The main objective of WP4 is to develop a conceptual framework of the Social Exposome that captures the entirety of exposures of the social and psychosocial environment. This conceptual framework will help us understand how social characteristics and structural disadvantages affect inequalities in environmental exposures and can also determine differential effects of environmental exposures that together influence cognitive development and mental health among children and young people.
WP4 focuses on the social and psychosocial factors that infants (pre-, peri-, postnatal), children, and adolescents experience as individuals, or as members of a family or community – their so called‚ Social Exposome'. We will investigate how these factors impact on environmental inequalities, the children’s/young people’s vulnerability to the health effects from these environmental exposures in the Physical Exposome, and ultimately their development, cognitive functioning, and mental health. The conceptual framework that will be developed will also address how inequalities arise and are maintained in the Social Exposome and relate this to environmental inequalities in the Physical Exposome (together, the External Exposome).
This understanding of embodying inequalities will enable the development of indicators of the Social Exposome that can be applied to assess intermediate and differential health effects of ‘exposures’ within the Social Exposome, allowing the analysis of large groups of children/young people from across Europe. In addition, where and how children and young people from different social backgrounds spend their time at different life stages will be collected in the form of time-activity patterns and used as input for WP4. Based on the Health Equity in All Policies approach, a further objective is to assess how these inequalities in the Social and Physical Exposome are minimized or reinforced in particular contexts by policies from different sectors.
18 month update
WP4 aims to extend the Exposome concept with the social domain, capturing exposures from the social and psychosocial environment that children are living in.
At the beginning of the funding period, the Equal-Life consortium shared a highly diverse range of ideas on what the Social Exposome is. Based on this, a conceptual framework was developed including the social determinants of health and environmental health inequalities (environmental justice). The model stresses the multi-layered nature and relations of multiple factors on health, development, and well-being. Among the included factors are: socioeconomic factors (e.g. education), sociodemographic factors (e.g. migration background), psychosocial factors (e.g. social interactions), and cultural factors (e.g. social norms).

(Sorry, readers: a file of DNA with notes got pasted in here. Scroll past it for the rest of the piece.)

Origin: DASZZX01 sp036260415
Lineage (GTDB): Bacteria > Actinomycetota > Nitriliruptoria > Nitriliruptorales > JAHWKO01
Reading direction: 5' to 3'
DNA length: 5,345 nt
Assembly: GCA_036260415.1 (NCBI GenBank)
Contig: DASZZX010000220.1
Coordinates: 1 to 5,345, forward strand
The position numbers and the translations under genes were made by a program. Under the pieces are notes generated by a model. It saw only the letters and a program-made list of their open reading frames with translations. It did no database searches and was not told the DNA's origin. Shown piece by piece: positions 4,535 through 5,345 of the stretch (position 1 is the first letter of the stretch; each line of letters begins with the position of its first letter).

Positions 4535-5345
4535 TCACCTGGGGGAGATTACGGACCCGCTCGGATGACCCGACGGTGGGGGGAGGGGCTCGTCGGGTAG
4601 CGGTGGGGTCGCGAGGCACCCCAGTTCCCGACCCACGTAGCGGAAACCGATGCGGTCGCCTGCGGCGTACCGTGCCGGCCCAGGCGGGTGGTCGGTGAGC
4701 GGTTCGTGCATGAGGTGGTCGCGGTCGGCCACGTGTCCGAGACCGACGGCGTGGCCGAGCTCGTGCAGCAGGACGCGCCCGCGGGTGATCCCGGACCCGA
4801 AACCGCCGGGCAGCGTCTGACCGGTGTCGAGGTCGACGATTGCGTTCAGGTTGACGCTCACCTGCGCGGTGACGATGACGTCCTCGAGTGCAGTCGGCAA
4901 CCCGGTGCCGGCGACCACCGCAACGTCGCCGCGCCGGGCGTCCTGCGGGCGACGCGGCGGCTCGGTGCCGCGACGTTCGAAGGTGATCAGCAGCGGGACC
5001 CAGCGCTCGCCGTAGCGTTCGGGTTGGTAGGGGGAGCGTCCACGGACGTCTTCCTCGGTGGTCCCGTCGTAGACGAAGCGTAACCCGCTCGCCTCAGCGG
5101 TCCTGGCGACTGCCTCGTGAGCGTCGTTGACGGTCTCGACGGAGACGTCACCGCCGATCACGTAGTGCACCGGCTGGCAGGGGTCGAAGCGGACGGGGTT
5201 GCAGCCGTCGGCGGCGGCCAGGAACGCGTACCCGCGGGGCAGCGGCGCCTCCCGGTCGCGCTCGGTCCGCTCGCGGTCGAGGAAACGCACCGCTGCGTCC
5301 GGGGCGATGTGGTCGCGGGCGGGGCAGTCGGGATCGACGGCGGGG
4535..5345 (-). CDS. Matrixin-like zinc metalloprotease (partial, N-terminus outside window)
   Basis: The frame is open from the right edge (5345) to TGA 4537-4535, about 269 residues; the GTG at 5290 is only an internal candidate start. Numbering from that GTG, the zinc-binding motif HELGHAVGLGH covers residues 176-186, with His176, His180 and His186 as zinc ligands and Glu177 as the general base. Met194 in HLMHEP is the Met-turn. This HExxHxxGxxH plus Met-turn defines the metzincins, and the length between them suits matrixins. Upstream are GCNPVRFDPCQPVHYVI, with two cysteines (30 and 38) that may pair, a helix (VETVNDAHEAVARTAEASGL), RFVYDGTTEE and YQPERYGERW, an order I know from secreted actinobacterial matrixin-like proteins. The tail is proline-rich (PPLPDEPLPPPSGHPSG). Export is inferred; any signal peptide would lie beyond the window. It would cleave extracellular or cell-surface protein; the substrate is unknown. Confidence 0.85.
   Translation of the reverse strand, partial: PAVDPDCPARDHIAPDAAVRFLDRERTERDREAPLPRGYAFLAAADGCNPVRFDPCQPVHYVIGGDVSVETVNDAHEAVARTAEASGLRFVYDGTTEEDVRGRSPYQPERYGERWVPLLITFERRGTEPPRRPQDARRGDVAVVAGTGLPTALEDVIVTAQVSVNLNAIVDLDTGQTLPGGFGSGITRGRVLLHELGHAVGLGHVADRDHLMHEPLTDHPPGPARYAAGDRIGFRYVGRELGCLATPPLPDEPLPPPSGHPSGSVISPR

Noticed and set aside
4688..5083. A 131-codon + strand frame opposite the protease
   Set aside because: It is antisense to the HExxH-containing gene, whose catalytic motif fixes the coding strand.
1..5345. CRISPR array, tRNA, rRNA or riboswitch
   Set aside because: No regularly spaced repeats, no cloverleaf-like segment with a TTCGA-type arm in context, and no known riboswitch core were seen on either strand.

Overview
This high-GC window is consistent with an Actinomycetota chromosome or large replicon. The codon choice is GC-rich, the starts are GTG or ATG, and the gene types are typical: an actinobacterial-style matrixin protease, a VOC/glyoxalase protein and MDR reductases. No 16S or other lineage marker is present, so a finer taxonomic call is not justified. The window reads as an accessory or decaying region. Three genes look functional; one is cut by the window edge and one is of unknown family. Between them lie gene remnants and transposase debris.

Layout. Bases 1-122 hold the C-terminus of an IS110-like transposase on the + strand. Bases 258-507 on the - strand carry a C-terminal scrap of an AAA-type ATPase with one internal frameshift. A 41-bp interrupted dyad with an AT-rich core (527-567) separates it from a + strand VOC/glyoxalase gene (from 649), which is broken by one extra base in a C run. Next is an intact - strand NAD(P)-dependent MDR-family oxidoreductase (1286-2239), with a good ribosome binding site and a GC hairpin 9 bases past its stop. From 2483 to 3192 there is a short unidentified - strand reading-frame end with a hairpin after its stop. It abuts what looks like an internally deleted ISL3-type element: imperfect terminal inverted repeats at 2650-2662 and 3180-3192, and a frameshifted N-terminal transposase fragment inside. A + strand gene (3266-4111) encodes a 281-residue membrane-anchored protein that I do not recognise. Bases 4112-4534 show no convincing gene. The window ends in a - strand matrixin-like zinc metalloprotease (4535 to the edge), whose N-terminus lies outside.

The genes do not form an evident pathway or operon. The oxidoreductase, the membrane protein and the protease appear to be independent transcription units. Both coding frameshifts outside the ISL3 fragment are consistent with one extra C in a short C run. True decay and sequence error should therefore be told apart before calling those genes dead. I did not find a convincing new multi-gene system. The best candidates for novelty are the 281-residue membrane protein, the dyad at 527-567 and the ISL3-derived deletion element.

To better understand children’s social and physical exposures, the so-called time-activity exposure patterns amongst children and young people are studied at different ages and social groups and how children and young people spend their time, and what noise they are exposed to.
Currently, WP4 is working on how the Social Exposome can be measured and adequately assessed using specific indicators and metrics. This work will help inform the analysis of the school and cohort studies within Equal-Life.
WP4 will also look into the health equity impact of interventions and policies from different sectors. This work will include case studies selected for the analysis of the equity impacts of these policies.
WP4 has also been participating in the European Human Exposome Network (EHEN, see WP11 and the EHEN website) events, presenting information on the Social Exposome, coordinating sessions, and supporting the EHEN partner collaboration. Equal-Life is one of the few projects within the network that studies the social exposome extensively.